slice allocator misuse?

Benedikt Meurer benedikt.meurer at
Wed Aug 9 21:22:31 CEST 2006

Brian J. Tarricone wrote:
>>> * Use g_slice_* functions when available at compile time.
> Why are we going nuts about the slice allocator?  From the glib docs:
> "Memory slices provide a space-efficient and multi-processing scalable
> way to allocate equal-sized pieces of memory, just like the original
> GMemChunks (from GLib <= 2.8), while avoiding their excessive
> memory-waste, scalability and performance problems."
> This makes sense for some things, like allocating arrays that need to
> grow and shrink (actually maybe not even here), or repeated alloc/free
> in a loop, or lots of instances of the same struct, etc.  But why for
> things like one-time dialog structs, etc.?  I guess the questions is: is
> a single g_slice_alloc() faster than a single g_malloc()?  If not, some
> of these 'use the slice allocator' patches are seriously misusing it...

No. g_slice_alloc() is not necessarily faster than malloc(), atleast
with some malloc() implementations. But the advantage of g_slice_alloc()
is that memory is garantied to be aligned at sizeof(void*) boundaries
and no additional memory is allocated to store the size of the chunk,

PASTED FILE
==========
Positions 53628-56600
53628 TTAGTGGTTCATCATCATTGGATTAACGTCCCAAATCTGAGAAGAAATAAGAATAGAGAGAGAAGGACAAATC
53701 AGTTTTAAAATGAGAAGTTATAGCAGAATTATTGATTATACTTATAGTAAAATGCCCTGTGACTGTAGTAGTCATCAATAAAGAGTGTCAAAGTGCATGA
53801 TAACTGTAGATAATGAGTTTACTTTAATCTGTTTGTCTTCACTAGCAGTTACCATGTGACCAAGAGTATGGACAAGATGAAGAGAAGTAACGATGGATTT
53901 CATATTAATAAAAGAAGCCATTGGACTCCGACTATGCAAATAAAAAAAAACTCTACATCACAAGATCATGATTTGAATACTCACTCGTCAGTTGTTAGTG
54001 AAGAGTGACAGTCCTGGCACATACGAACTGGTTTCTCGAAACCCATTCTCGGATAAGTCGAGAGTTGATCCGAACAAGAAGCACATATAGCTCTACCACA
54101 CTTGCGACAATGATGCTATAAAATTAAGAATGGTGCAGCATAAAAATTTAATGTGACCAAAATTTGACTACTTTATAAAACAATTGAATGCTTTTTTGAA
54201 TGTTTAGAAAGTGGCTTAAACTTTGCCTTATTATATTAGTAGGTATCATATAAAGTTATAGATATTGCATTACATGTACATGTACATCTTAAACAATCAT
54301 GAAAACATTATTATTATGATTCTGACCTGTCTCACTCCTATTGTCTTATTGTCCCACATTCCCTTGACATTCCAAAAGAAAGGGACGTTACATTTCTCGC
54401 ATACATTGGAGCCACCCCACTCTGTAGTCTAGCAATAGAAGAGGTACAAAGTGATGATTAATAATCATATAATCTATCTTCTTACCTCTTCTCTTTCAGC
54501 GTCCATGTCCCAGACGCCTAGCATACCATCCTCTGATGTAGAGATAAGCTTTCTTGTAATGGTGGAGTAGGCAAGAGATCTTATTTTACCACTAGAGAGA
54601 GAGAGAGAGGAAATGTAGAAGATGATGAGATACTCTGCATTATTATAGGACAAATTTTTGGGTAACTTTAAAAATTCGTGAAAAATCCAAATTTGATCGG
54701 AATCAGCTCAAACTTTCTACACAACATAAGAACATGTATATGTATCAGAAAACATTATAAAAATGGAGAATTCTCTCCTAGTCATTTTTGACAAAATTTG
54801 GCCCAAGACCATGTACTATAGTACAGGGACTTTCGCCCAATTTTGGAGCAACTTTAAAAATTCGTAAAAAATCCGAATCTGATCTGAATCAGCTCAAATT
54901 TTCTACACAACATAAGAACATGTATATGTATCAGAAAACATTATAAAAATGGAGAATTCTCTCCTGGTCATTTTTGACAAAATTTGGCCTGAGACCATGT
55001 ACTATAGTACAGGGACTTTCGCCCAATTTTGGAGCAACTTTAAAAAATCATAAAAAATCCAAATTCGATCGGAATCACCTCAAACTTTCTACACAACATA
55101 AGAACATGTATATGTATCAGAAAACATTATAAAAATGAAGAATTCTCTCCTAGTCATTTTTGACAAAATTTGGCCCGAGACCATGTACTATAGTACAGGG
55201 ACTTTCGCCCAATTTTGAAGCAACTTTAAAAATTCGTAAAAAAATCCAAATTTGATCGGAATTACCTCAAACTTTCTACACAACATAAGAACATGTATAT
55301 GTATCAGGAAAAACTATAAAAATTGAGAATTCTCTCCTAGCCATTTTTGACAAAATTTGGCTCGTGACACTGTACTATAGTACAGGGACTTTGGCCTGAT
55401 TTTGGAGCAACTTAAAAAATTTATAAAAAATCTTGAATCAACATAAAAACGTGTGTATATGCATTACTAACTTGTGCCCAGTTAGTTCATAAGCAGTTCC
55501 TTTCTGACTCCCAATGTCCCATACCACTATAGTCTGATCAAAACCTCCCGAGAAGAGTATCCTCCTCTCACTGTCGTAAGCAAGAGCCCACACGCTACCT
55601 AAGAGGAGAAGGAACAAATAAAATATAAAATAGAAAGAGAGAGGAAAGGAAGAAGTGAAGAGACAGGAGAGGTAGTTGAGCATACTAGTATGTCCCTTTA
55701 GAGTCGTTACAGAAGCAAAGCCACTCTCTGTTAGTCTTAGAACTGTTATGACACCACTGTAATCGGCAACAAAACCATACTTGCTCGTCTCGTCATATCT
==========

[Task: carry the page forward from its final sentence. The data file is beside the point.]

which is a problem with several malloc() implementations. This can make
a different for example in ExoIconView, where we need 4-8 bytes fewer
per ExoIconViewItem when using g_slice_alloc() instead of malloc() (not
that we ever used malloc() there, but GMemChunk is no longer usable as
such with 2.10). Same for ThunarVfsPath's, etc.

Probably the main disadvantage of the slice allocator is that memory is
not returned to the kernel with malloc() implementations that would
otherwise do this (i.e. the FreeBSD implementation). This would help to
avoid swapping in low-memory/high-load situations, but is not necessary
important for desktops, but way more important for servers. For other
malloc() implementations this doesn't make a difference, since malloc()
will never return memory to the kernel anyway.

To conclude: The slice allocator should be preferred in nearly all
situations where the exact size of the object is known at allocation and
destruction time (for example this is also used unconditionally by
g_type_create_instance() now). The more structures using the slice
allocator, the less fragmentation between memory allocated to the
magazines using malloc()/valloc()/posix_memalign() and malloc()'s own
tables, i.e. the less wasted memory. However the slice allocator comes
at a certain price: Most malloc() implementations are usually able to
ignore or even correct invalid free()'s, or atleast crash in these
situations. The slice allocator in GLib is pretty stupid there and
you'll see crashes at a later time, which are hard to recognize. Once
recognized, you can use G_SLICE=always-malloc and set MALLOC_OPTIONS (or
_MALLOC_CHECK) appropriatly.

> 	-brian


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